Whenever someone hears about a vegetarian diet, the common question is, “But what can you eat if you don’t eat meat, fish, or eggs?” How sad it’s is to see what advertising has done to us, particularly our young folk! They grow up with the vast majority of food commercials on TV showing them the benefits of deep-fried chicken, fast-food hamburgers, “lite” beer, and the like. Rarely is there mention of the grains, beans, vegetables, and fruits that for centuries have made up the staple diet of most people around the world. So all too often youngsters end up thinking “food” means “meat.” ...
I consider the step to vegetarianism, and in particular, the understanding of it, the most important step in my life. It has changed my health for the better, but more importantly, it has changed how I view life. Only after changing to a vegetarian diet did I truly understand the phrase “reverence for life.” When I hear people say, “But a little meat won’t hurt me,” that may be true, but what a selfish way of looking at things. If you asked a cow or a chicken or a fish how it felt about “that little piece”...
So wherever you are in your level of understanding about nutrition, give Kurma’s recipes a try. Through his TV cooking series and video tapes, he has helped thousands of people realize the sheer versatility of vegetarian cooking.
If you sincerely make the effort to follow his instructions and recipes, you’ll discover a whole new world of enjoyment. You will be amazed at how good food really can be. Happy eating.
Excerpt from the Forward by Peter Burwash - Tennis Professional and founder of Peter Burwash International.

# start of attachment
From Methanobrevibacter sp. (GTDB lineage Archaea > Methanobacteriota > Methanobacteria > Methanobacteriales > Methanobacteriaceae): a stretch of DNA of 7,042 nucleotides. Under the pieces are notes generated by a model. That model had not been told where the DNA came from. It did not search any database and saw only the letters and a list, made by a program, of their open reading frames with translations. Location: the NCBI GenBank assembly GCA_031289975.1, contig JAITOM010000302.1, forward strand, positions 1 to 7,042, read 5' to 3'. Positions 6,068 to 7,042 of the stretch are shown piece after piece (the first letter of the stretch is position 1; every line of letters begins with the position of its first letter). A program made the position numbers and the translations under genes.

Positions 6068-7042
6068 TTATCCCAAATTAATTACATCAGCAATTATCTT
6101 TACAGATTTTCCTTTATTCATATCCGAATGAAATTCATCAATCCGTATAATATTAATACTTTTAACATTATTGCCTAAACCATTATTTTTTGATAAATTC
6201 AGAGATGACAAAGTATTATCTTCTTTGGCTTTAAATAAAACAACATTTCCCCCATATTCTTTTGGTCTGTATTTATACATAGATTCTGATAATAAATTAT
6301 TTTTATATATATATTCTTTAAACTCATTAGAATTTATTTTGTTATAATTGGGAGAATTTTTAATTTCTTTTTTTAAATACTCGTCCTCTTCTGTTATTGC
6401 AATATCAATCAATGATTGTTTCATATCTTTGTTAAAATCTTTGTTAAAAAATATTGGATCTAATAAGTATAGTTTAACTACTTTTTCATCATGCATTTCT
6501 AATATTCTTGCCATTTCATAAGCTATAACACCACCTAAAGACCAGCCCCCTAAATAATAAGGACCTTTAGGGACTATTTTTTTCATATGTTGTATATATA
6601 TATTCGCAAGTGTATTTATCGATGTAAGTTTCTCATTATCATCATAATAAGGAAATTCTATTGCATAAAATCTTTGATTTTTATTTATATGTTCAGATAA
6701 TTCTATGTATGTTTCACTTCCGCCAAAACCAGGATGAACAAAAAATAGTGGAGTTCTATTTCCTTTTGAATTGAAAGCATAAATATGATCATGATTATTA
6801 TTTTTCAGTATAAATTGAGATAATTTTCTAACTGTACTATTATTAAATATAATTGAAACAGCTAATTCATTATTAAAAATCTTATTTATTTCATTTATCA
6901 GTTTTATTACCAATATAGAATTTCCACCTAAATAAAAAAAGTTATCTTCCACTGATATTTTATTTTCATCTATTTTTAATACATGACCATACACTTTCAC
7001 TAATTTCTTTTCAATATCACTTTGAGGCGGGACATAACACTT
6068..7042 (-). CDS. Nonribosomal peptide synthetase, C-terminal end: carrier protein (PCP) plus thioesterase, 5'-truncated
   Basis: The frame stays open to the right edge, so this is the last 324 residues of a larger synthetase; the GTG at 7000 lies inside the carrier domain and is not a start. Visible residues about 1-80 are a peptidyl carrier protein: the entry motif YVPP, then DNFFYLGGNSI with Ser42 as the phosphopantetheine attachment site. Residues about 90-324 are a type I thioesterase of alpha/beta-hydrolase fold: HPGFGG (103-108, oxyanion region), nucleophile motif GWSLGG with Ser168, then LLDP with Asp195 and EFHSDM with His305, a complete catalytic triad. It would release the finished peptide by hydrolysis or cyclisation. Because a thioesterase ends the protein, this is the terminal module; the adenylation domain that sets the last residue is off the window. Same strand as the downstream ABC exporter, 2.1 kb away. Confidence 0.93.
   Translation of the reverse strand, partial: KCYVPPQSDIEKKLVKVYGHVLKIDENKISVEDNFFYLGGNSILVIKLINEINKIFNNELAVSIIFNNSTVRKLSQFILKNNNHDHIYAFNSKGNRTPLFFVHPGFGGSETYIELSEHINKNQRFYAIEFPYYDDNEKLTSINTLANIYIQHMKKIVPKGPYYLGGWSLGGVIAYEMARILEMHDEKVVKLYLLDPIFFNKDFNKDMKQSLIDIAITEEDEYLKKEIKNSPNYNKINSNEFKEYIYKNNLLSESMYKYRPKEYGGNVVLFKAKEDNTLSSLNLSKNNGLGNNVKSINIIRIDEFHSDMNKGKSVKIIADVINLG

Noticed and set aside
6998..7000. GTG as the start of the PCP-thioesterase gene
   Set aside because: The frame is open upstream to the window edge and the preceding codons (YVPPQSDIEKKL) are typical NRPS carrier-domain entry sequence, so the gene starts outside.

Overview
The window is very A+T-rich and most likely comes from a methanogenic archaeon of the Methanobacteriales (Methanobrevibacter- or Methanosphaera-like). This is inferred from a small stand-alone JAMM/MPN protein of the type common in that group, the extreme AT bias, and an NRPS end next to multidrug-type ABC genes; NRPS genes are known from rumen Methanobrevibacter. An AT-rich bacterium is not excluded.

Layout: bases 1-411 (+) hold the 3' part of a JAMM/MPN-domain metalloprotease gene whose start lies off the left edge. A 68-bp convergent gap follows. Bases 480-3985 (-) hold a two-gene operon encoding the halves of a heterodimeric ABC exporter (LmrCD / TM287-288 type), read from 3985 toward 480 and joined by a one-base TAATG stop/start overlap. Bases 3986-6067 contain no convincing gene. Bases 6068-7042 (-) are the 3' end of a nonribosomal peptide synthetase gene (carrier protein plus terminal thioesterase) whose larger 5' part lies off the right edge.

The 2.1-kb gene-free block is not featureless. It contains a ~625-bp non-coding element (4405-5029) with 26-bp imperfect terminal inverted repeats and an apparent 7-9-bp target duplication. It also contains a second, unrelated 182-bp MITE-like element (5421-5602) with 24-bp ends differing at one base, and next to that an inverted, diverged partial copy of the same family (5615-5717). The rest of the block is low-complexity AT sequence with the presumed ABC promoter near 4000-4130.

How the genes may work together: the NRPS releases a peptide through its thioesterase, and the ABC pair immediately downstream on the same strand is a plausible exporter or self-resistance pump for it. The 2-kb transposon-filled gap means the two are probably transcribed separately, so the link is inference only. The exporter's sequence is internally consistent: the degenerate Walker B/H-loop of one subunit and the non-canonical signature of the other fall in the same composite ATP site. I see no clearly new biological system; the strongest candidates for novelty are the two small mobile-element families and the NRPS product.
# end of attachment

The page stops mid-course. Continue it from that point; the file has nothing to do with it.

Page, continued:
If asked how humans have progressed over the past centuries, most people would point to technology and science and the knowledge and luxuries they have brought. But how do these things satisfy the soul’s desire for happiness and eternal life. His Divine Grace A. C. Bhaktivedanta Swami, one of the greatest philosophers of the twentieth century, implores us not to lose sight of our true hankering’s and needs. Technology and science are good and have their place, but shouldn’t distract us from our most important pursuit: to transcend this world and awaken our spiritual nature.
The worldwide fame of His Divine Grace A. C. Bhaktivedanta Swami, later known as Srila Prabhupada, was to come after 1965–after he arrived in America. Before leaving India he had written three books; in the next twelve years he was to write more than sixty. Before he left India he had initiated one disciple; in the next twelve years he would initiate more than four thousand. Before he left India, hardly anyone had believed that he could fulfill his vision of a worldwide society of Krishna devotees; but in the next decade he would form and maintain the International Society for Krishna Consciousness and open more than a hundred centers. Before sailing for America, he had never been outside India; but in the next twelve years he would travel many times around the world propagation the Krishna consciousness movement.
Although his life’s contribution may appear to have come in a late burst of revolutionary spiritual achievements, the first sixty-nine years of his life were a preparation for those achievements. And although to Americans Prabhupada and his teachings were an unknown sudden appearance–“He looked like the genie that popped out of Aladdin’s lamp”–he was the stalwart representative of a centuries-old cultural tradition.